I loved Ed Sheeran’s performance because I get to see him move crowds with just an acoustic guitar and his voice every night on tour, and to watch him do that on a nationally televised scale made me so happy.
Who were you excited to see and meet at the show?
I was just excited that a bunch of my friends were there like Selena [Gomez and Ed]. It turned the night into more of a dance party than a high-pressure media event.
Madonna was the top touring artist. As someone who spends a lot of time on the road, have you learned anything by what she’s done in her career?
One element of Madonna’s career that really takes center stage is how many times she’s reinvented herself. It’s easier to stay in one look, one comfort zone, one musical style. It’s inspiring to see someone whose only predictable quality is being unpredictable.
There were also artists on hand who are part of the new wave of younger performers taking hold at radio — Selena Gomez performed, and Ariana Grande presented. What advice would you give them?
I never give advice unless someone asks me for it. One thing I’ve learned, and possibly the only advice I have to give, is to not be that person giving out unsolicited advice based on your own personal experience. I’ve always had a lot of older people giving me advice because I’m young, and in the end, it all comes down to who you want to be remembered as. Just be that.
How did you celebrate your victorious night?
We had a giant dinner at Nobu for all of my bandmates, dancers and friends. It seemed like everyone was there. Ed, Selena, Austin Mahone … We were all just laughing together and rejoicing in a really fun evening.
How late were you out? Where did you go and who did you hang with?
I flew back to L.A. that night, so I was only out till about 1 a.m. Then I got home, said “hi” to my cat, then fell asleep in seconds.
You gave a heartfelt thank-you to your fans and acknowledged them as being “the longest and best relationship I’ve had.” How would you describe that relationship? And how did it feel to have the opportunity to thank them publicly as you accepted artist of the year?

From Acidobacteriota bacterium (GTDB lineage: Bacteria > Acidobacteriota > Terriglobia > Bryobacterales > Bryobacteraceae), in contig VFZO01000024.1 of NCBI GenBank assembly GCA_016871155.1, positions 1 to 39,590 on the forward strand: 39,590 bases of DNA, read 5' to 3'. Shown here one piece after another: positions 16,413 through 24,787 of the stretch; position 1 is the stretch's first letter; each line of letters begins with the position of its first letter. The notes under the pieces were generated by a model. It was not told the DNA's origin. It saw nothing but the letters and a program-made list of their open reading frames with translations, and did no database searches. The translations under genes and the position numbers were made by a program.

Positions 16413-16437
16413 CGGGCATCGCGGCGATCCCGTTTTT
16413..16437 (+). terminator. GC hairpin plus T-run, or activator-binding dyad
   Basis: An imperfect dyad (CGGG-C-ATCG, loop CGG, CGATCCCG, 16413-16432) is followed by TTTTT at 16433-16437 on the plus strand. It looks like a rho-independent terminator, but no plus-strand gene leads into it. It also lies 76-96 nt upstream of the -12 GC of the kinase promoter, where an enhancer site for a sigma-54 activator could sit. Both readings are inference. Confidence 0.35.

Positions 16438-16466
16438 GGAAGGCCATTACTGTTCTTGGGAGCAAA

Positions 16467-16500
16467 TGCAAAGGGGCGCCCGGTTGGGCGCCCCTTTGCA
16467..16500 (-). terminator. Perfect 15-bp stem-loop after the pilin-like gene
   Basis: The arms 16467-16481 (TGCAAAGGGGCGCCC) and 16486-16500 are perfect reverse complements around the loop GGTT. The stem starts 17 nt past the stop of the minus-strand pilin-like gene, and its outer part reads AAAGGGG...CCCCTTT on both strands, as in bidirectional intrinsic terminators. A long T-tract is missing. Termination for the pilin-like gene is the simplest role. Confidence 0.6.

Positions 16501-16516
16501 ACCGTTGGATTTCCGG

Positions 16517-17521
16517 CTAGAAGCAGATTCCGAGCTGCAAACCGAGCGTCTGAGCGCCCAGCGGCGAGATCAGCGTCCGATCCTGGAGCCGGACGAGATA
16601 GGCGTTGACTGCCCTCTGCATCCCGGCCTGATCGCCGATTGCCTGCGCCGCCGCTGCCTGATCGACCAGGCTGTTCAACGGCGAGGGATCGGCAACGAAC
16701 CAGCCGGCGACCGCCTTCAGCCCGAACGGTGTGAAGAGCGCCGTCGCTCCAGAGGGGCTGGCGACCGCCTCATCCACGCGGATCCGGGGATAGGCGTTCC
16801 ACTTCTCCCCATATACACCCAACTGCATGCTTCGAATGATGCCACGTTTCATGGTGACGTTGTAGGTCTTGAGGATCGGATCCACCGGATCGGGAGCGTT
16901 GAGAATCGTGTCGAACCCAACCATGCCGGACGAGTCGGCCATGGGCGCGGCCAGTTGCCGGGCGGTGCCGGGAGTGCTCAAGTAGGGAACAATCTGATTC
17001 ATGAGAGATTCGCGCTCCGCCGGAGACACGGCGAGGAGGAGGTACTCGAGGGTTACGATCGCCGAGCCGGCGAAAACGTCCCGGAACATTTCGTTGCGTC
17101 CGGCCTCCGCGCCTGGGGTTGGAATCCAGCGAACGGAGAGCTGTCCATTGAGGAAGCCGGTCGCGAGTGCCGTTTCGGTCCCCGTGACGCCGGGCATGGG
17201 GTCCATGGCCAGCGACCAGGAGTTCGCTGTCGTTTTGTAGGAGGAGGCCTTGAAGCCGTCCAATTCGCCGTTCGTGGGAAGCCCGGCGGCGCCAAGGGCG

I loved being able to thank my fans for this life they’ve given me. Being on tour, I get a nightly reminder of how lucky I am to get to stand on giant stages and sing for sold-out crowds. Now I have so many girls my age coming up to me and saying, “I’ve listened to you for seven years.” It’s crazy to me that we’ve been in each other’s lives that long and it still feels new. But hey, I guess that’s what real love feels like.
Taylor Swift is happy to be your break-up musician
TAYLOR Swift knows what time it is.
And it’s not just show time, although she is on stage in front of thousands in Detroit as part of her super-sized Red tour.
“50,000 people have opted in to hear me sing about my feelings for two hours,” Swift tells the mainly female crowd. “I’m told I have lots of feelings…”
Even with her tongue in cheek, those feelings are responsible for 26 million album sales and 75 million downloads in seven years - each album followed by a tour that grows in size.
It’s playing to her fans where Swift is most comfortable. She can’t be misquoted by nosy journalists. And she can express her sense of humour to let everyone know the diss-and-tell songwriter is firmly in on the joke.
“You never talk to him again and then you write a whole album about him,” Swift says at one point, acutely aware the audience all have different assumptions about who “he” is. And they know she’ll never tell.
Introducing Ours, a fan request, Swift says “I can imagine it’s hard to make a relationship last. I wouldn’t know …”.
She ushers Stay Stay Stay in by proudly noting “See, they don’t always leave…”
Interviewing Taylor Swift is tricky. She’s simultaneously open and closed. Her ability to swerve off topic during a warm anecdote is politician-like.
Personal questions are off limits, in the most polite way.
But when President Obama uses your break-up songs as a punchline to attack his political opponents, you know you occupy a rare place in pop culture.
“It’s crazy to take in what’s happened in the last few years,” Swift says, deftly side-stepping specifically referencing her Presidential shout out. “There’s no way to wrap your mind around it, no way to fully comprehend it without changing your own perception of yourself, which I’d never want to do.”
“As a writer it’s really important I keep my mind in check, that’s the only thing that keeps me here, what comes out of my mind. So I spend a lot of time thinking about my perspective, how to look at life, how to stay happy but still feel things. Not protect myself too much but shield myself from unnecessary pain and insecurity.”
Swift taps her head and jokes “You don’t want to get inside here, it’s very complicated”.
The most productive thing you’ll do today is practice.
Photo: Jay Ryness